Owl Embedded Python for 32-bit Microcontrollers

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Owl includes a minimal version of the Python dictionary type. For more information on standard Python dictionaries, see the Python documentation.

Dictionaries are sometimes found in other languages as “associative memories” or “associative arrays”. Unlike sequences, which are indexed by a range of numbers, dictionaries are indexed by keys, which can be any immutable type. For instance, strings and numbers can always be keys. Tuples can be used as keys if they contain only strings, numbers, or tuples; however, if a tuple contains any mutable object either directly or indirectly, it cannot be used as a key. Lists can’t be keys, since they can be modified in place using index assignments, slice assignments, or methods like append() and extend().

It is best to think of a dictionary as an unordered set of key:value pairs, with the requirement that the keys within a single dictionary are unique. A pair of braces creates an empty dictionary: {}. Placing a comma-separated list of key:value pairs within the braces adds initial key:value pairs to the dictionary; this is also the way dictionaries are written on output. Currently, dictionaries in Owl do have an order, though this may not always be true.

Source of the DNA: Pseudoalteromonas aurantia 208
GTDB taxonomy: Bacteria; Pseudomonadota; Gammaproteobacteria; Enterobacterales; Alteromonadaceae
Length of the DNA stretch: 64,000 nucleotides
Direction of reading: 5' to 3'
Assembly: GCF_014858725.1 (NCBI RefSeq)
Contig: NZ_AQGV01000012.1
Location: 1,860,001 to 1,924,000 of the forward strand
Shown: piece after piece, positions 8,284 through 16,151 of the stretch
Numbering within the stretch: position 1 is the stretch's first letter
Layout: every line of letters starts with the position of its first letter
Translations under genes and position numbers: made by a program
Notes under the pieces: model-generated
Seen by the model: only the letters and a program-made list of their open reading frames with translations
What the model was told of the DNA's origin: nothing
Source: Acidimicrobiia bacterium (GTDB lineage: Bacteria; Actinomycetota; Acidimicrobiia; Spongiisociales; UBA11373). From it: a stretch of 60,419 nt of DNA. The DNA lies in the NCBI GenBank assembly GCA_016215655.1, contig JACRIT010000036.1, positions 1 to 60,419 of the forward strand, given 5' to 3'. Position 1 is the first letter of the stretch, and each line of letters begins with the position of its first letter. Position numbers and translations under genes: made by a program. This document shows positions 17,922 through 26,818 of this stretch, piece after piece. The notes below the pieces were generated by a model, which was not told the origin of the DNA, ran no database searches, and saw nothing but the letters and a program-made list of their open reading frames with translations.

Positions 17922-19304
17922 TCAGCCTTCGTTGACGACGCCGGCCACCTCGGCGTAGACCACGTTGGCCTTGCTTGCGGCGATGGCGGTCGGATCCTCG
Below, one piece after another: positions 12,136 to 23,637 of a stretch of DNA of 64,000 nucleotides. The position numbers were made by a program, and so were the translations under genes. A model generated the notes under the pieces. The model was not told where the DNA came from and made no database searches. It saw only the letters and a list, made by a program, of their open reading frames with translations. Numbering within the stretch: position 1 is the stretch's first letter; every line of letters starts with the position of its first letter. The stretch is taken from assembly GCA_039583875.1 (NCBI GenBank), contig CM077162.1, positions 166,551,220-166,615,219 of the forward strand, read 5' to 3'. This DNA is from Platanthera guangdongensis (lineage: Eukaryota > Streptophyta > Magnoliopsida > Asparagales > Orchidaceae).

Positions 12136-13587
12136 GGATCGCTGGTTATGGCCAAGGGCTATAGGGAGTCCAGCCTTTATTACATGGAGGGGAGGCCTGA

The main operations on a dictionary are storing a value associated with some key and extracting the value given the key. It is also possible to delete a key:value pair with del. If you store using a key that is already in use, the old value associated with that key is forgotten. It is an error to extract a value using a non-existent key.

It should be noted that unlike traditional Python implementations, dictionaries in Owl do not use hash tables. This means that they take up less memory, but are significantly slower. Accessing and updating dictionaries all take O(n) time where n is the size of the dictionary.

Creating dictionaries

The typical way to create a dictionary is to use the dictionary literal:

>>> a = {'a':1, 'b':2}
>>> print a
{'a':1, 'b':2}

Dictionary methods

The _dict module defines the object methods for all dictionaries. All methods defined within it should be called directly on a dictionary object:

>>> a = {'a':1, 'b':2}
>>> a.keys()
['a', 'b']


Empties the dictionary of all mappings.


Returns True if the dictionary has key k, false otherwise.


Returns a list of all keys in the dictionary.


Removes the k-th element of the dictionary and returns it. Unlike traditional Python, dictionaries in Owl are ordered, so this yields predictable results.


Returns a list of all values in the dictionary.